Florida Sea Grant and Partners Prepare Panhandle Communities for Flood Risks

Water level sensor in Poquito Bayou, Okaloosa County. Image courtesy of Laura Tiu.

Does your community experience flooding? Coastal communities face the compound threat of storm surges, extreme rainfall, and rising sea levels. Florida Sea Grant and partners can help.

Innovative technology meets coastal resilience in a recent partnership between Florida Sea Grant, Florida Atlantic University (FAU), and the Southeast Coastal Ocean Observing Regional Association (SECOORA). Florida Sea Grant specialists are working with local municipalities, estuary programs, and communities in the placement of water level sensors in 7-counties across the Florida Panhandle. The water level sensors will be installed by FAU, with funding support from SECOORA.

Water level sensors sit above the water and measure the distance from the water to the sensor. The height of the water is collected and relayed in real-time for access on your phone, at home, or in the office. The sensors will help identify current and projected flood susceptibility hotspots based on precipitation-based flooding and allow communities to customize a notification system for alerts when the flooding threshold is exceeded, such as when the roads start to flood.

The sensors can be programmed to measure additional parameters such as wind, saltwater, humidity, and dew point. This information can help local citizens and emergency managers and enhance the safety and resilience of the community.

Mary Gutierrez, the Florida Sea Grant Community Engagement Specialist, is working to identify and confirm optimal water level sensor sites based on watershed locations, geographic features, and accessibility for installation. The seven designated counties include Escambia, Santa Rosa, Okaloosa, Walton, Bay, Gulf, and Franklin.

“It is important to be geographically representative of all Panhandle communities. With regards to sea level rise, we see flooding in coastal areas, but we are also experiencing flooding in the northern parts of counties for other reasons,” says Gutierrez.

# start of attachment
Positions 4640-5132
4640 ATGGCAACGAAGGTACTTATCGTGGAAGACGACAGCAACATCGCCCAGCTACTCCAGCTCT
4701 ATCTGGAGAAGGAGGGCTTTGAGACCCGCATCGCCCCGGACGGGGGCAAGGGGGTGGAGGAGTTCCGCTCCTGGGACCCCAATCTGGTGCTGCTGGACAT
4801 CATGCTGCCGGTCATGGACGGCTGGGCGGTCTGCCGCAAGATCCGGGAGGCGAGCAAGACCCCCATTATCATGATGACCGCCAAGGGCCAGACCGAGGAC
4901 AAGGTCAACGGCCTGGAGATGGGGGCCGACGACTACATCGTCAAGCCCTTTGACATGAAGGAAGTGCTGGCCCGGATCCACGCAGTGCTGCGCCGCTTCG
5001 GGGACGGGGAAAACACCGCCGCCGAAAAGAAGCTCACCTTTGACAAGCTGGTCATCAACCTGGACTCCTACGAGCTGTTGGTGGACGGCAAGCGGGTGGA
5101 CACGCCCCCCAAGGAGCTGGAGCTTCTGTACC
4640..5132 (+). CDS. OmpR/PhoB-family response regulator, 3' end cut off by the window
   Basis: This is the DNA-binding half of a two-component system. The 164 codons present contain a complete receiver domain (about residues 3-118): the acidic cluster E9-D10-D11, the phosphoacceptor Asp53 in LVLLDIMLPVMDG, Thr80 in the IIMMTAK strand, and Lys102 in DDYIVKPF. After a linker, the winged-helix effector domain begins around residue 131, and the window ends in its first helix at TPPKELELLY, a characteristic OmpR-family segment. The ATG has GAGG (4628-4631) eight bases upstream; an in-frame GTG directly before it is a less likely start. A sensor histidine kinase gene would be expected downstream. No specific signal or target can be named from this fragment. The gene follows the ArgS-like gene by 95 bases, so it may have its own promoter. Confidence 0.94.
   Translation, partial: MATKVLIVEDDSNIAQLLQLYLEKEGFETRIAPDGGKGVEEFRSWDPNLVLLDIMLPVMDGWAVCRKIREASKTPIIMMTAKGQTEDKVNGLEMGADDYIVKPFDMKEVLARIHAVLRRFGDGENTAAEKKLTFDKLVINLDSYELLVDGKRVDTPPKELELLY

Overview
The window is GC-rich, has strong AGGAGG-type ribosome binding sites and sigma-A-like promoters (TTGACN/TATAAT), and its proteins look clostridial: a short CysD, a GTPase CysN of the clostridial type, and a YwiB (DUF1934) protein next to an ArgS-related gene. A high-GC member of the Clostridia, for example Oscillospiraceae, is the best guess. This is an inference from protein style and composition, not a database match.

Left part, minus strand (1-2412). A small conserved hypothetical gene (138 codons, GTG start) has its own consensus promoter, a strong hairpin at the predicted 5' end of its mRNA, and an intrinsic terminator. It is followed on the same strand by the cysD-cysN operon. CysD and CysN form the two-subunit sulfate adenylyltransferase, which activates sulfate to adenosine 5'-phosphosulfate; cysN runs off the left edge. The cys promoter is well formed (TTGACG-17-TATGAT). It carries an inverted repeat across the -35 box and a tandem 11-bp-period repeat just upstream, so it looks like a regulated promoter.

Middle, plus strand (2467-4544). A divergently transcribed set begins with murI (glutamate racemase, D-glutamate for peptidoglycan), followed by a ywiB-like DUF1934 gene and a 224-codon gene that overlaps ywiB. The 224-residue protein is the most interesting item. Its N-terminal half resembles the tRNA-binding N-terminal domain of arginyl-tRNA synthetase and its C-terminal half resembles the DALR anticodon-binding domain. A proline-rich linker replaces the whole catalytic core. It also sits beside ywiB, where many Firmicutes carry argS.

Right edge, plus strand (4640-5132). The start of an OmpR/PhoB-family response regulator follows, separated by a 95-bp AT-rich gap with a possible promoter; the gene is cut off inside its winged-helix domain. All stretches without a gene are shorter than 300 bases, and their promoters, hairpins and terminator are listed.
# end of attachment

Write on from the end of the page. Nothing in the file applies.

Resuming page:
The information gathered from the water level sensors will be viewable on the SECOORA data portal. Access to data will allow communities to identify and begin planning future mitigation and adaptation projects, meet current management plan goals, and potentially be used to secure funding through grants and other programs to address potential flooding issues. Portal access support and training will be available in 2024.

“We are incredibly excited that this established program is now being implemented in the Florida Panhandle,” says Gutierrez. “The program not only provides communities and community leaders with valuable information on how to address water-related concerns, but it also allows the citizens of these communities to become actively engaged.”

Three sites have been confirmed for installation in December including:

  • Cessna Park, Walton County
  • Lions Park in Niceville, Okaloosa County
  • Sylvania Heights and W.E. Combs Community in Fort Walton Beach, Okaloosa County

Media Contacts
Mary Gutierrez, Community Engagement Specialist, Florida Sea Grant College Program, mgutierrez3@ufl.edu or 850.549.7472.
Laura Tiu, County Extension Director, Florida Sea Grant Agent, University of Florida IFAS Extension Walton County, lgtiu@ufl.edu